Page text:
Protecting the Health and Safety of Medical Device Manufacturing Personnel During COVID-19
CDRH recognizes the challenges medical device manufacturers face in their effort to ensure the safety and well-being of their manufacturing personnel.
CDRH recommends medical device manufacturers take the following steps to reduce the risk of exposure to SARS-CoV-2, the virus that causes COVID-19, among manufacturing personnel:
- Implement basic infection prevention measures. This includes, but is not limited to, promoting frequent and thorough hand washing with soap and water for at least 20 seconds, encouraging workers to stay home if sick, increasing physical distance between employees consistent with federal, state and local health authority recommendations, and reminding workers to avoid touching their eyes, nose, and mouth with unwashed hands.
- Implement policies and procedures for prompt identification and isolation of sick people. This includes, but is not limited to, encouraging employees to self-monitor for signs and symptoms of COVID-19 (e.g. fever, cough, shortness of breath), implementing policies and procedures for employees to report when they are sick, immediately isolating people who have developed signs and/or symptoms of COVID-19, and training workers to implement these policies.
- Regularly clean and disinfect surfaces, equipment, and other elements of the work environment. See EPA's list of disinfectants for use against SARS-CoV-2 virus.
- Where feasible, restrict the number of personnel entering isolation or "clean" areas.
- Protect workers in close contact with one another (i.e. within 6 feet). This may include the use of additional engineering controls (e.g. use of high-efficiency air filters, increased ventilation rates, use of physical barriers), administrative controls (e.g. minimizing contact among workers, reducing the number of employees at a facility at a time, training workers on infection prevention measures), safe work practices, and/or personal protective equipment (e.g. masks, gloves, goggles, shoe coverings, coveralls, gowns).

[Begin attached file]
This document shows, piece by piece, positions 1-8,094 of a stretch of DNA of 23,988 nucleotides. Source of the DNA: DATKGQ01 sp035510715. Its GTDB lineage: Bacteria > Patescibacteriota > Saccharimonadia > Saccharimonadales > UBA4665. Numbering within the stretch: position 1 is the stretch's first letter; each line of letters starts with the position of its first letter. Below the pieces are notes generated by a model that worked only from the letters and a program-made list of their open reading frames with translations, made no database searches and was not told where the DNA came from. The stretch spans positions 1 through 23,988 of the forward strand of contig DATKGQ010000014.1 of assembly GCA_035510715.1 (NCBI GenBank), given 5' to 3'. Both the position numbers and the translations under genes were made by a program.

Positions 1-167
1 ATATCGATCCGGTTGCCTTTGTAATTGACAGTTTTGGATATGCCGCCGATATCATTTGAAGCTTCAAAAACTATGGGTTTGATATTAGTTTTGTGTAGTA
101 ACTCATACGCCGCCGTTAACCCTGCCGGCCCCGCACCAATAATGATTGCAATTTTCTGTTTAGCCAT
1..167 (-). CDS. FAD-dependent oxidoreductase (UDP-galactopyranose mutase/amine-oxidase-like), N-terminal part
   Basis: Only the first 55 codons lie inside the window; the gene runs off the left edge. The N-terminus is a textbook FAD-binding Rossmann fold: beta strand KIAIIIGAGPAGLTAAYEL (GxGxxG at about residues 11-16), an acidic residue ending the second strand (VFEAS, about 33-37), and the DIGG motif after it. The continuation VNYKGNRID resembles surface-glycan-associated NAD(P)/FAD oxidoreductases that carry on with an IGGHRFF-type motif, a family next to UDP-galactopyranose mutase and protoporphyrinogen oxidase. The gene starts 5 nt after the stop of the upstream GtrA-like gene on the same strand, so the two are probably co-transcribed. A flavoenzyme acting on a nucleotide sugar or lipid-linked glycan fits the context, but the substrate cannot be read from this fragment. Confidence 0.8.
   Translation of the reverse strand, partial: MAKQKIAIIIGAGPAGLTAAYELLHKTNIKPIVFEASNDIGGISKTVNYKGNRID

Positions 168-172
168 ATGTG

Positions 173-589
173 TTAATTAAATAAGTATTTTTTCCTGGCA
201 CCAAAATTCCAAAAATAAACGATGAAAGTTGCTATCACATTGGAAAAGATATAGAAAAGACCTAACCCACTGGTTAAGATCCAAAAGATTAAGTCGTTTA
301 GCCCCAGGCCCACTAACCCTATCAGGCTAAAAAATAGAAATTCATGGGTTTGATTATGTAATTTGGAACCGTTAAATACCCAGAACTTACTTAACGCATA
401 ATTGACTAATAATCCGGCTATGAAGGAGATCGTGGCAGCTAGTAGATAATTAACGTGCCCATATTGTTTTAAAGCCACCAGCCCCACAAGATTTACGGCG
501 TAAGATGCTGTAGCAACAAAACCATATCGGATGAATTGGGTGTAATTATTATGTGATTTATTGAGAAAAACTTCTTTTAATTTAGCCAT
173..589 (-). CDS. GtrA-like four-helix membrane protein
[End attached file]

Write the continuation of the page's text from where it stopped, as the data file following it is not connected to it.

- Avoid face-to-face work area designs.
- Assess any manufacturing line and/or cleanroom modifications to ensure they provide adequate worker protections and do not adversely impact the employee's job function.
- Closely monitor cleanroom process controls such as air filtration, positive air pressure and movement of air to ensure proper function.
- Use validated cleaning processes within the cleanroom at defined intervals and frequency.
- Review the Occupational Safety and Health Administration (OSHA) document, OSHA: Guidance on Preparing Workplaces for COVID-19, and follow applicable OSHA standards and guidance, where appropriate.
The FDA continues to take steps to help increase the availability of personal protective equipment for medical uses (for example, through guidance documents regarding enforcement policies for personal protective equipment).